Another way in which the rate of exposure of the metal to the oxidant can be reduced is by changing the rate of oxidation of the oxidant. This may be accomplished by altering the type of oxidant used in the process. Altering the oxidant may either be done by adding a substance to the slurry to change the chemical characteristics of the existing oxidant, or by completely substituting another oxidant for the original. In other embodiments, the oxidants may include, substituted oxidants, commonly referred to as marginal oxidants, such as include hydroxylamines in acidic media, benzoyl peroxide, nitrobenzene sulfonyl peroxides, benzoquinone and 8-hydroxy quinone. When employed, these substituted oxidants usually constitute approximately 2% weight volume of the slurry.
Yet another way in which the rate of exposure of the metal to the oxidant may be reduced is by adding a surfactant to the slurry. Once added, the viscosity of the slurry increases and surfactant micelles form in the slurry, encapsulating the oxidant. The surfactant encapsulates the oxidant, thus inhibiting the oxidants ability to oxidize the underlying metal. For a higher oxidation rate, less surfactant may be added to allow more free unencapsulated oxidant to react with the semiconductor wafer 110 and contact plugs 120. In a preferred embodiment, the surfactant may be alkyl phenol ethoxylate, fatty alcohol ethoxylate, fatty amine ethoxylate, propylene oxide-ethylene oxide block copolymers or ethylene diamine propoxylate ethoxylate. When employed, the surfactants are often present in an amount of about 0.25% to about 2% parts by volume of surfactant to about 100 parts by volume of slurry.
The rate of exposure of the metal to the oxidant may also be reduced by adding a corrosion inhibitor to the slurry. In an advantageous embodiment, the corrosion inhibitor may be a hydroxyl compound, amine compound or thiphenol or thiol compounds, such as thiophenol. In yet a further advantageous embodiment, the hydroxyl compound may be catechol, phenol, glycol or polyalcohol. When employed, the corrosion inhibitor usually constitutes less than about 2.5% parts by volume or inhibitor to 100 parts by volume of the slurry.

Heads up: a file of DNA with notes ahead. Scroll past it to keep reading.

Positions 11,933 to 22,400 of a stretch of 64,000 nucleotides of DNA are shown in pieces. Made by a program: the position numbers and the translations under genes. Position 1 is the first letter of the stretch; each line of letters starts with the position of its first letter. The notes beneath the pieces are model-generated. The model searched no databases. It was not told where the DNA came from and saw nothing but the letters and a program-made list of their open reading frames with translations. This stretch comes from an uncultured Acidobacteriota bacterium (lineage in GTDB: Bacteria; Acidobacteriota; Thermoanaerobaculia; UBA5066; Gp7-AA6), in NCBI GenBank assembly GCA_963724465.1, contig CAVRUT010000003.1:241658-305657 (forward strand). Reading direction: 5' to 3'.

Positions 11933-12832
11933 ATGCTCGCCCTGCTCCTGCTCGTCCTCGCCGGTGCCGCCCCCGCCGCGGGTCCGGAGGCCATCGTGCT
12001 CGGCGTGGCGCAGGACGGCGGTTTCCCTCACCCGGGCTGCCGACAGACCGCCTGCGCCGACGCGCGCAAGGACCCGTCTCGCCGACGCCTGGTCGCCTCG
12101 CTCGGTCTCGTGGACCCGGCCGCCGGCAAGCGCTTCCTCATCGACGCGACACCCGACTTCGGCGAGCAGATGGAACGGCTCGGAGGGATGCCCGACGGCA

Turning now to FIG. 2, illustrated is a chart showing changes in metal (tungsten) removal rates resulting from various slurry modifications. With continuing reference to FIGS. 1A-1B this chart illustrates the advantages of employing various embodiments of the method to reduce and control the rate at which the oxidants in the slurry oxidize the surface of the semiconductor wafer 110. As shown, the addition of surfactants greatly reduces the metal (tungsten) removal rate from about 2500 nm-2750 nm per minute to about 2150 nm-2325 nm per minute. When no surfactant is added and the slurry is merely chilled, the effects are still dramatic, reducing the removal rate from about 2500 nm-2750 nm per minute to about 2225 nm-2525 nm per minute. Thus, the chart as illustrated in FIG. 2, clearly shows that by altering a physical or chemical property of the slurry, a dramatic rate in the rate of oxide erosion can be achieved.
From the foregoing, it is apparent that the present invention provides a method of planarizing a surface on a semiconductor wafer containing metal. On such method comprises selecting a slurry that contains conventional components of an abrasive and an oxidant. The oxidant is known to have a known rate of oxidation and is capable of oxidizing the metal. This embodiment further comprises reducing a rate of exposure of the metal to the oxidant by altering a property of the slurry, oxidizing the metal at the reduced rate to form an oxide of the metal, and removing the oxide with the abrasive to produce a planarized surface of the semiconductor wafer.
Although the present invention has been described in detail, those skilled in the art should understand that they can make various changes, substitutions and alterations herein without departing from the spirit and scope of the invention in its broadest form.
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|U.S. Classification||438/691, 438/754, 438/747, 438/750, 438/692, 438/745, 438/693, 257/E21.304|
|Jun 29, 1998||AS||Assignment|
Owner name: LUCENT TECHNOLOGIES INC., NEW JERSEY